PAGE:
Learning lessons on investor protection from Brazil’s economic history!

Amazing things economic/business historians discover. Aldo Musacchio of HBS has written a book on Brazil’s financial market history – Experiments in Financial Democracy: Corporate Governance and Financial Development in Brazil, 1882-1950,

Here is an interview where  author discusses the findings:

Sean Silverthorne: What does the book contribute to the literature in your field?

Aldo Musacchio: When I wrote the book, most of the discussion on corporate governance was focused on the legal system and the corporate laws of countries. The conclusions were a bit deterministic. If a country followed the French legal system, for instance, then corporate governance was supposed to be bad, and there was little debate about what companies or managers could do about it. For me this just sounded too simplistic.

Moreover, the focus on national laws led to policy recommendations that were sometimes too complicated to implement, which led to efforts by governments and development agencies toward reforming the legal system or improving the court system. There is nothing wrong with that, but what if the real agents of change were the corporations themselves—their founders or their current shareholders?

In the book I advance what I think is an overlooked point: Companies can overcome the shortcomings of the legal system in which they operate. If investor protections are weak in national laws, companies can offer protections in their bylaws that compensate for those weaknesses. It is easier to change a country one corporation at a time than trying to change legal practices. Once many corporations adopt strong investor protections in their bylaws, others have to follow.

Q: Why did you subtitle the book “Experiments in Financial Democracy”?

A: During the late 19th century, Alfred Neymark, a French statistician, conducted a series of studies on the size of stock markets across countries and on the ownership structure of railways and other companies in France. In one of his books he argues that France was the largest “financial democracy” in the world, because of the large number of shareholders that French railway companies had (not to mention the Suez Canal).

Since I found similar results in an effort by Brazilian corporations to attract small shareholders, I thought that Brazil was also a financial democracy. Yet, in Brazil there was a clear cycle: It started in the late 19th century and ended in the first two decades of the 20th century. Therefore, what I observed appeared to be more like an experiment. In terms of the book, the argument is that the experiment seemed to have worked to propel the diffusion of equity ownership and the growth of equity (and bond) markets.

Amzing bit. Basically because of better disclosures Brazil companies protected investors interest.

And why things changed in Brazil?

Q: The period after 1915 saw a major decline in Brazilian markets. What happened? Why didn’t investor protections persist?

A: I argue that ultimately what matters is the availability of capital. Brazil was a net importer of capital during the period 1870 to 1915, and firms were competing to attract shareholders or bondholders. After 1915, things changed rather rapidly. In a couple of decades the main source of capital was no longer the stock market: Bank credit was used to pay for short-term expenses, and credit from development banks was used for long-term capital needs. I also show that as inflation increased in the 1930s, real returns for investors were lowered significantly.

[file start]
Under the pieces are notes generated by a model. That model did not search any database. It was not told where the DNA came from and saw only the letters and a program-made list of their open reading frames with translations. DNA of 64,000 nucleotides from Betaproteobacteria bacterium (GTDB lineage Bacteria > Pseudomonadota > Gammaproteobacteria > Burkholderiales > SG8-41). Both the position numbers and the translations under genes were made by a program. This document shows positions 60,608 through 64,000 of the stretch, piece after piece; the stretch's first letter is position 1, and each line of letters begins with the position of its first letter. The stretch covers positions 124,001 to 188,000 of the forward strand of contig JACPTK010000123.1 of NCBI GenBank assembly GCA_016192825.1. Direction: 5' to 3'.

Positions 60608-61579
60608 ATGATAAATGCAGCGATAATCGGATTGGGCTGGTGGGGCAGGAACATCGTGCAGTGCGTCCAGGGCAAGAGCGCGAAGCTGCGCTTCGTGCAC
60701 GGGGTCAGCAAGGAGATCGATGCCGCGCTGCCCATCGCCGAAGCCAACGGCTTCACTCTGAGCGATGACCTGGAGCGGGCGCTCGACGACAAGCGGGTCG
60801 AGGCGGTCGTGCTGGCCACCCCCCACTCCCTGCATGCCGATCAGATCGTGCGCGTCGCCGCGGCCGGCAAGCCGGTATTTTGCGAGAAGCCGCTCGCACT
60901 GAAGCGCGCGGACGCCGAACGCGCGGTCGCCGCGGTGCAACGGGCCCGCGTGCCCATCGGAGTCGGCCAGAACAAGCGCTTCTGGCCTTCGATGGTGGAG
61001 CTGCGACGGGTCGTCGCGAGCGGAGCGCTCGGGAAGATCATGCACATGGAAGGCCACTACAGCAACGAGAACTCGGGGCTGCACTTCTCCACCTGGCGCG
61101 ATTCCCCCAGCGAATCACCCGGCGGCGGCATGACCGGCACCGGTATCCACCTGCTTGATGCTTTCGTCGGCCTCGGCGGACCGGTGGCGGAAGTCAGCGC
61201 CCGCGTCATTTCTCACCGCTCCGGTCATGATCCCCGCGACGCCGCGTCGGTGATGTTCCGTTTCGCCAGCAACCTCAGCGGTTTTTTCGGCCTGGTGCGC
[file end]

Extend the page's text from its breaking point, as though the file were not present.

Read the whole thing. The author says salaries were high even then but because of high disclosures things were under control.

Finally her next agenda is as exciting:

Q: What are you working on now?

A: I’m working on a book that looks at governance and performance of state-owned enterprises in Brazil.

When we think about BRIC countries (Brazil, Russia, India, China), we sometimes don’t consider how important state-owned enterprises are in these countries. BRIC capitalism is very different from what we know in the United States. The state plays a big role in these countries, and credit for large-scale projects is channeled through government-owned banks.

In the 1990s, we thought all state-owned enterprises would disappear; research—theoretical and empirical—clearly showed that state-owned enterprises were inefficient monsters. Today, the evidence is a bit different. State-owned corporations in BRIC countries have managed to reform their corporate governance and become relatively efficient. Think about oil and banking: Among the 10 or 20 largest companies in the world, there are 8 or so state-owned enterprises from BRIC countries.

The book will explain why some state-owned enterprises are more efficient than others in Brazil as well as how much the country’s development bank, BNDES, has contributed to making the country a world superpower in agribusiness and manufacturing. I think that readers will understand the central role the state has played in the rise of Brazil as the darling of international investors. I hope the book can offer lessons for the reform of state-owned enterprises in other countries.



One Response to “Learning lessons on investor protection from Brazil’s economic history!”

  1. Learning lessons on investor protection from Brazil's economic … « Brasil: Economia Global Says:

    […] Learning lessons on investor protection from Brazil's economic …   No […]

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